1910 Clock Rises Over Chambers St., an Instant Landmark for Tribeca

Peter Nunes waits to position the clock on its column during installation on Dec. 16 at the south end of Bogardus Plaza. Photo: Carl Glassman/Tribeca Trib

Dec. 18, 2020

It’s about time, in more ways than one, for Bogardus Plaza.

Along with the much delayed opening of the plaza on Wednesday comes the installation of a new Tribeca landmark, a 110-year-old, cast-iron clock that now stands on the plaza, near Chambers Street. 

As an added distinction, the beautifully restored timepiece is thought to be the only mechanical—weight driven, not electrified—sidewalk clock in the city. It will be wound weekly by Friends of Bogardus Plaza, the purchasers of the clock, and serviced and maintained by the city’s official clock master, Marvin Schneider.

“The principal is the same as the clock in City Hall,” said Schneider, whose responsibilities include caring for the historic clock in the City Hall tower. “But it’s made to fit in a small space. And no ringing. No striking. So it’s relatively simple. And it’s a quick wind.”

Schneider, among others. was on hand Monday to watch the installation of the clock, which seemed anything but simple, especially given the persistent rain that dampened the 12-hour operation by Peter Nunes and his two-man crew, plus crane operators. It’s a rare skill, but a satisfying one, Nunes said.

“I love resurrecting these wonderful old objects that have been neglected or damaged and getting them going again,” Nunes said later over the phone. 

This $40,000 clock had stood for many years in front of a jewelry store in Lansing, Mich., and was purchased by Hugh Sinclair, a clock collector and restorer in Chatham, Ontario, who has been storing the timepiece for the past 20 years. It would not have landed in Tribeca had it not been for Jeremy Woodoff, a horologist who works in the historic preservation office of the city’s Department of Design and Construction. Woodoff first convinced Friends of Begardus Plaza president Victoria Weil to buy an antique clock rather than a reproduction. And even better, one with mechanical clockworks.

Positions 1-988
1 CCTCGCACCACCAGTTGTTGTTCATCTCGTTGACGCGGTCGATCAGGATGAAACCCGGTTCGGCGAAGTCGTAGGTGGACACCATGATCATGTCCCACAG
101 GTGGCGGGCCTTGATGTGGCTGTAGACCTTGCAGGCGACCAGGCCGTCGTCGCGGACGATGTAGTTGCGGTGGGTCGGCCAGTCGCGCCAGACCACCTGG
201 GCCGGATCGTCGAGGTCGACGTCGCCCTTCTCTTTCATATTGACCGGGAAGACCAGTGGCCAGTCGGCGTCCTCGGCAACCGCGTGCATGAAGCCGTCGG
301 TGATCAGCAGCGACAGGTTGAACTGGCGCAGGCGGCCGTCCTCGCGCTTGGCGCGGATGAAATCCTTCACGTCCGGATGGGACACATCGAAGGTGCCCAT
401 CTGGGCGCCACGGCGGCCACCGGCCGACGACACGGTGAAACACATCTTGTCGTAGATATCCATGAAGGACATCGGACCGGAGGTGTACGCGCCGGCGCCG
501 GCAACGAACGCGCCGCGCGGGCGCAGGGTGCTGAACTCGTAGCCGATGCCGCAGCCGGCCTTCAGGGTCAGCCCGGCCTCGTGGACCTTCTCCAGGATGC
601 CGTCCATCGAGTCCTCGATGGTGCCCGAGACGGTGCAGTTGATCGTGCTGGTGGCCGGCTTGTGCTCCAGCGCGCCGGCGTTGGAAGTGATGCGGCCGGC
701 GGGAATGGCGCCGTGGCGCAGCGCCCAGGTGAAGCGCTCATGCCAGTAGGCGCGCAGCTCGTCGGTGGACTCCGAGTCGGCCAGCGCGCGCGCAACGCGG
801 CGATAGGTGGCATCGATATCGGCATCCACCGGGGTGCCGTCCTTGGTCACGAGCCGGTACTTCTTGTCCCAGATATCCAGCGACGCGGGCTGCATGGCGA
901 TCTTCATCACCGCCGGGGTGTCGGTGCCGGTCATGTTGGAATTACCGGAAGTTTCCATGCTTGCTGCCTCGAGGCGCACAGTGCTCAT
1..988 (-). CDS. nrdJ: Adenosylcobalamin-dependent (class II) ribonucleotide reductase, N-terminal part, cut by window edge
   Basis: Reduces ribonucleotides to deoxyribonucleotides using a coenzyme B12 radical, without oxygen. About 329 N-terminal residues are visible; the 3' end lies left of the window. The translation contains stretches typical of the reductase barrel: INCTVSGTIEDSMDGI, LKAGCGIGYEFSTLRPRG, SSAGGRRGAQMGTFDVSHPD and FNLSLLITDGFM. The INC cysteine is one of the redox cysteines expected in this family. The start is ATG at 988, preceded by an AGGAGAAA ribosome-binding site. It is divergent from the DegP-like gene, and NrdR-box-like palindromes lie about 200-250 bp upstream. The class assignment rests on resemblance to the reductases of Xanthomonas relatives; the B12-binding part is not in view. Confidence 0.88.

An antique clock on the site makes sense, Woodoff said, because Margot Gayle, the late historic preservationist who named the garden for James Bogardus, had a passion for cast iron architectural design (Bogardus pioneered cast iron architecture) and for public clocks. “It seemed like the perfect thing to have a cast-iron antique public clock on a site named for James Bogardus,” he said. Adding to the significance, Bogardus was an innovative clockmaker, too. 

Even before deciding to remake the plaza, Weil said, came the idea of installing a clock, suggested by her neighbor Eric Cochran, who remembered a clock in the center of his hometown, Hamilton, NY.

“The clock was the original anchor and that’s what we were striving toward,” Weil recalled. “And then I found out about the Department of Transportation’s plaza program [which got the plaza project off the ground], and it was like, wait a second, we can do more than this. And then the clock almost went away because it felt sort of non-essential compared to this big renovation.”

Not any more, Weil added, noting her appreciation for the craftsmanship and beauty of the timepiece and its restoration. “It’s a monument in the heart of Tribeca,” she said. “And, to me, it feels bigger than the project itself.”